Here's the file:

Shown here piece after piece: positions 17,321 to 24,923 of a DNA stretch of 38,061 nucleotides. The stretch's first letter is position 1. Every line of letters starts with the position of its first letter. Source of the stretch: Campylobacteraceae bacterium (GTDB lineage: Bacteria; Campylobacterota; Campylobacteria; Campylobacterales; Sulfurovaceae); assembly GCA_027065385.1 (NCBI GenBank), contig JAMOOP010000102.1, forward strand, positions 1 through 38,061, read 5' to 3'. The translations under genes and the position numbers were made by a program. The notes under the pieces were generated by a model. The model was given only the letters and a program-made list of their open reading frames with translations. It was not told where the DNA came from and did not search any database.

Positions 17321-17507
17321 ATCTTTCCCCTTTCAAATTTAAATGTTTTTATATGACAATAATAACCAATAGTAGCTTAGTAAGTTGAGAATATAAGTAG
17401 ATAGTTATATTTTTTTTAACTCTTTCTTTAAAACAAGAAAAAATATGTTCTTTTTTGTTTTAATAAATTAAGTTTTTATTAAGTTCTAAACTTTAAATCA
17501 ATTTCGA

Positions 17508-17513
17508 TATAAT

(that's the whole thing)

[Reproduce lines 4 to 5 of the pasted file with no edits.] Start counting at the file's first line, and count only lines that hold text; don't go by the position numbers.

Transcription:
17401 ATAGTTATATTTTTTTTAACTCTTTCTTTAAAACAAGAAAAAATATGTTCTTTTTTGTTTTAATAAATTAAGTTTTTATTAAGTTCTAAACTTTAAATCA
17501 ATTTCGA